Note: This is not commentary on the (dumb, poorly-monikered) extra-innings “ghost runner” rule that featured heavily in last night’s game. A Google search will turn up insightful and entertaining pieces on that topic; here instead is a brief contemplation of the actual “ghost runner” rule of sandlot baseball. Please also take this opportunity to view or re-view the classic celebration/roasting of the “ghost runner” from Calvin and Hobbes.
“Ready or not, here I come!”
“Tag, you’re it!”
“Ghost runner on third!”
The echoes of certain phrases linger in the corners of parks and schoolyards across the continent and beyond. These are spoken rituals required by the rules of the game. If you don’t say “ready or not,” you can’t seek; if you don’t say “you’re it,” they’re not; if you don’t say “ghost runner,” you can be tagged out as you leave the base.
Too, these phrases communicate values within a game. “Ready or not” implies that you deserve a warning, a last chance to hide before I come looking. “You’re it” claims my moment of celebration for catching you before the tables turn and I run the other way. And “ghost runner” means we trust each other enough to bend the rules of the game so we can play.
For those not familiar with the ghost runner rule, it’s used when playing a game of baseball without sufficient players to both bat and run the bases. Though the specific rules for a ghost runner vary and are often set right before the game starts, an example might be: you and five friends want to play ball at the park, so you’ve got three people to a side. For the defensive side, that’s either a pitcher, a catcher, and a fielder, or a pitcher and two fielders (with no catcher or the offensive team catching). On the offensive side, you’ve got three players taking turns batting. But after two singles and a walk, the bases are loaded and there’s no one left to come up to bat! At this point, the lead runner has to shout “ghost runner on third!” and run back to the plate to bat. The ghost runner then materializes in the shared imagination of all players– unable to steal or get picked off (depending on the pre-game negotiations), advancing the same number of bases as the runner behind them.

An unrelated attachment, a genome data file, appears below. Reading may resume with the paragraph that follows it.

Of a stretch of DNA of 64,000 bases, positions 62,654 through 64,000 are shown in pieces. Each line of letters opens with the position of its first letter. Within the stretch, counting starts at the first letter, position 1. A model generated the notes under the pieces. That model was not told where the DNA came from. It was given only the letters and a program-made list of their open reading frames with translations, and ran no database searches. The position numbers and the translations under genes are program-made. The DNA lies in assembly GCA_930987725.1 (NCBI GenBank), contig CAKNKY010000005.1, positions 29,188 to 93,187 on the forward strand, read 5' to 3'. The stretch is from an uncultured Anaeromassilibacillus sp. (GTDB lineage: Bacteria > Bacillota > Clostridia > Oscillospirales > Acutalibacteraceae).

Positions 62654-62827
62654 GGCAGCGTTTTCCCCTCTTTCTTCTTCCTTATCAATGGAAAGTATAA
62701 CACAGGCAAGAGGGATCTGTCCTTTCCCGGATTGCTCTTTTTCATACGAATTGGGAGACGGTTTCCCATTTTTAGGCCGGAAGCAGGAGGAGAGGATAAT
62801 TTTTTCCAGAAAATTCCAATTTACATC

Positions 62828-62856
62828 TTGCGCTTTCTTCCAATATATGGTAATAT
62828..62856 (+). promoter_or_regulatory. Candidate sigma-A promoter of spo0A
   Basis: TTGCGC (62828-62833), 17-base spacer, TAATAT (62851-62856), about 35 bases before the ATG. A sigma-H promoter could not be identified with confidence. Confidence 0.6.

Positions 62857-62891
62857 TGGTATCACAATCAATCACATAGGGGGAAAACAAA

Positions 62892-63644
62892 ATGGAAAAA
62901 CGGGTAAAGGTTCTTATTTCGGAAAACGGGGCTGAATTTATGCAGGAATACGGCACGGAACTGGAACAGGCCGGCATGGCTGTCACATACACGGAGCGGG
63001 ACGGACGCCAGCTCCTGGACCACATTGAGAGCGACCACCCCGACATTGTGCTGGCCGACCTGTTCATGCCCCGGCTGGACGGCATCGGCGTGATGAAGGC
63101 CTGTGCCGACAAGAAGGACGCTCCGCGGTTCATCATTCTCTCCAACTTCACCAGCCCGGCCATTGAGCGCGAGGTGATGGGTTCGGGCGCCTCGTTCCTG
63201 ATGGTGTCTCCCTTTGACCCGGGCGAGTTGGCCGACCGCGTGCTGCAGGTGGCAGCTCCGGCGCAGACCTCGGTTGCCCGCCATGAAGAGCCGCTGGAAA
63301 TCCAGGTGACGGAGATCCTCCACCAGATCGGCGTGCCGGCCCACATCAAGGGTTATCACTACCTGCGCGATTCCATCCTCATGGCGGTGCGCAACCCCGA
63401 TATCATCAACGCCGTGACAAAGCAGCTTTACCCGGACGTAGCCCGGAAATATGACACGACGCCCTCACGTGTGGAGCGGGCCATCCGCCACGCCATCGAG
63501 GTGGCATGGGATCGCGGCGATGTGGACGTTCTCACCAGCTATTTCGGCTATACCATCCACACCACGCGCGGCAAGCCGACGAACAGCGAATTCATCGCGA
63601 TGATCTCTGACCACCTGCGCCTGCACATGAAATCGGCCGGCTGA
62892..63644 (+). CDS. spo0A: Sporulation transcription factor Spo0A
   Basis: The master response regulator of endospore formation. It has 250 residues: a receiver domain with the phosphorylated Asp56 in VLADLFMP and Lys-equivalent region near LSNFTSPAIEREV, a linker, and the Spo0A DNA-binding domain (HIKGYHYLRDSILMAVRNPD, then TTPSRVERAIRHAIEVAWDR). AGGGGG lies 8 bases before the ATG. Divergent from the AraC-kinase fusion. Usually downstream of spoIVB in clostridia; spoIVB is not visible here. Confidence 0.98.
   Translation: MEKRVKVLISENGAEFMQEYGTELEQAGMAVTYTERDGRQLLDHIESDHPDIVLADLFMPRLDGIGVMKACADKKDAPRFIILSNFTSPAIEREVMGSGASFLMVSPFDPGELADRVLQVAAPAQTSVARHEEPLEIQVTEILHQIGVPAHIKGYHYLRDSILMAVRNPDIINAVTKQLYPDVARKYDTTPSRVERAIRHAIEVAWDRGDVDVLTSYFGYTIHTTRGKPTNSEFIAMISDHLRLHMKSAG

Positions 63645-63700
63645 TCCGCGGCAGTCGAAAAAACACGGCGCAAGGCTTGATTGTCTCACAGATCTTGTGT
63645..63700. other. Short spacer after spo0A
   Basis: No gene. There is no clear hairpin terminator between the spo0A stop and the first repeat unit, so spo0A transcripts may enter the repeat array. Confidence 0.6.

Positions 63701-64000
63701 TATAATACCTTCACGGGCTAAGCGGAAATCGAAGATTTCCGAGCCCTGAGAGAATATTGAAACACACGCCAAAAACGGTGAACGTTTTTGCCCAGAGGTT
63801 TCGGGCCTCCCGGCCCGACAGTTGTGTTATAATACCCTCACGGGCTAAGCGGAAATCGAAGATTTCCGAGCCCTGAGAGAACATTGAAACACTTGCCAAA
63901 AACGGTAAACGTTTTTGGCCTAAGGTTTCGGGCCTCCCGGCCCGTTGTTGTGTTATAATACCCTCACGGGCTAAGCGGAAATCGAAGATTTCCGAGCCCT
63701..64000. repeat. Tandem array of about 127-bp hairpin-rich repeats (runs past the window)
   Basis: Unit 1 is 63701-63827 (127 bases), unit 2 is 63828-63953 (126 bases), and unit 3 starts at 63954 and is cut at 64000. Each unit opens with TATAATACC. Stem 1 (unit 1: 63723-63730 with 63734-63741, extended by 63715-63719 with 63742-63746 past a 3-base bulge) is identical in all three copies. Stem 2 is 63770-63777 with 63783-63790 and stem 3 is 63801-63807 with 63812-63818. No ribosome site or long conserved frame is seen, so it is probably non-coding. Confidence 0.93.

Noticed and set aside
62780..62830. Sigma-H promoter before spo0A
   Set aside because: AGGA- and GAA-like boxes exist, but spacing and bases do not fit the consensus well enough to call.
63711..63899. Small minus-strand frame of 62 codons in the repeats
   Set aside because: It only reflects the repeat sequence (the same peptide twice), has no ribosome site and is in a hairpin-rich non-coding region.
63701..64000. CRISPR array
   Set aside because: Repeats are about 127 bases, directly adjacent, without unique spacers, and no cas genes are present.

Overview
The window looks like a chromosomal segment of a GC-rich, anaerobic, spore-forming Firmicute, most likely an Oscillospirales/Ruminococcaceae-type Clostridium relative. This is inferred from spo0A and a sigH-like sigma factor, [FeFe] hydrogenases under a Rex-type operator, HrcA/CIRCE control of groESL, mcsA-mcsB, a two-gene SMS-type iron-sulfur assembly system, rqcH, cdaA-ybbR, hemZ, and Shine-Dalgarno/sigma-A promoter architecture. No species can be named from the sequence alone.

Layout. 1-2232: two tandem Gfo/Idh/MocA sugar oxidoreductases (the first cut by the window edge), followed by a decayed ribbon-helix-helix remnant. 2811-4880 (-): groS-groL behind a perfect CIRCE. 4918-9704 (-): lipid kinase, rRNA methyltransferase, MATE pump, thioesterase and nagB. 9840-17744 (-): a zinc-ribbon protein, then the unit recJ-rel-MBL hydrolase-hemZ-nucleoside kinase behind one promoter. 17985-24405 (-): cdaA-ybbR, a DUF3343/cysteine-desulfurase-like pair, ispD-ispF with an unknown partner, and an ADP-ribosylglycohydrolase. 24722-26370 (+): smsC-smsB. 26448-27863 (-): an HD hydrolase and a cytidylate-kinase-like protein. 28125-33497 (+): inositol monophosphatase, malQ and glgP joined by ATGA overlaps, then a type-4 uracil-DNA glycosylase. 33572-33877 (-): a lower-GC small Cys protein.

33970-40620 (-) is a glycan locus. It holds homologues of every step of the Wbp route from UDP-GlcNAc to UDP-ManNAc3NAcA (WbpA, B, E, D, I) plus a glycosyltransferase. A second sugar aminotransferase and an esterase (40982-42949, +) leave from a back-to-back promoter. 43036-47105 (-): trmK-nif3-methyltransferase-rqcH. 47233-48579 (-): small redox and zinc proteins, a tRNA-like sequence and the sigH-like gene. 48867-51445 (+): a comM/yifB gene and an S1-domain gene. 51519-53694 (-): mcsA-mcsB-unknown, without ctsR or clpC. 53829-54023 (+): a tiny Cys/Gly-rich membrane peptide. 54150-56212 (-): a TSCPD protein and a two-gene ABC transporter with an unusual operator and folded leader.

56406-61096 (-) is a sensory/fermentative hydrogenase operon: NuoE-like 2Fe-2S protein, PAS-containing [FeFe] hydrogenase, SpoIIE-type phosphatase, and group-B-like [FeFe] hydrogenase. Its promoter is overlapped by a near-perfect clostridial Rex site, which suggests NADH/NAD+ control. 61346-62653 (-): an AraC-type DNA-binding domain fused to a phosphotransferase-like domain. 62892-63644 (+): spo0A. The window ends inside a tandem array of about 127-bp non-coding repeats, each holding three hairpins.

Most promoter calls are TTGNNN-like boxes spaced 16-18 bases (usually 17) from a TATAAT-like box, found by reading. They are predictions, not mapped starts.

Though the term “ghost runner” first appears in Google Books’ catalogue in the 1970s, the rule and term long predate that. Growing up, I heard stories of the hijinks that ensued from games of baseball in my dad’s backyard in Connecticut with his schoolmates, many of them featuring a ghost runner or two, sometime in the 60s. And I’m confident the concept long predates my father as well, as the rule sprang not out of theory or design, but out of necessity and likely from the mind of a child. The ghost runner means the difference between playing baseball in the corner lot as the sun starts to set or trudging home because you couldn’t find quite enough kids to play.
Though, as adults, our attention is often mostly on Baseball, puppetted to our joy or frustration by those at the top (aka with the most money), the ghost runner reminds me that the game of baseball is also built from the bottom up; by children fashioning rules that make the game easier or harder, fairer or less.
There are many doors in this game still left to be opened, so many ways it’s made harder for people with different backgrounds and native languages and identities to play the game, from kids’ teams to MLB. And there are doors to fandom that sometimes seem only slightly ajar, as gatekeepers of the game denigrate certain types of fandom and prioritize certain types of fans. For those of us who have found or fought our way into a love of this game, we have the responsibility and the honor to open the doors to others, and demand that the barriers be lowered to being part of this thing we love.
If baseball is our “national pastime” it should be because it is a game with a way in for everybody, because you can love it for any reason you want, because you don’t need particular protective gear or expensive equipment or a specialized substrate to play, but just some space to run around, a stick, a ball, and a few friends with a will to play and enough imagination to say I know how we can make this work.
“Ghost runner on third!” In other words: no problem, we’ll play anyways.
What makes it baseball isn’t the trademark or the ballpark or even the rules, exactly, but somebody throwing and somebody swinging a stick, and somebody —even just in our minds— running to try to get home.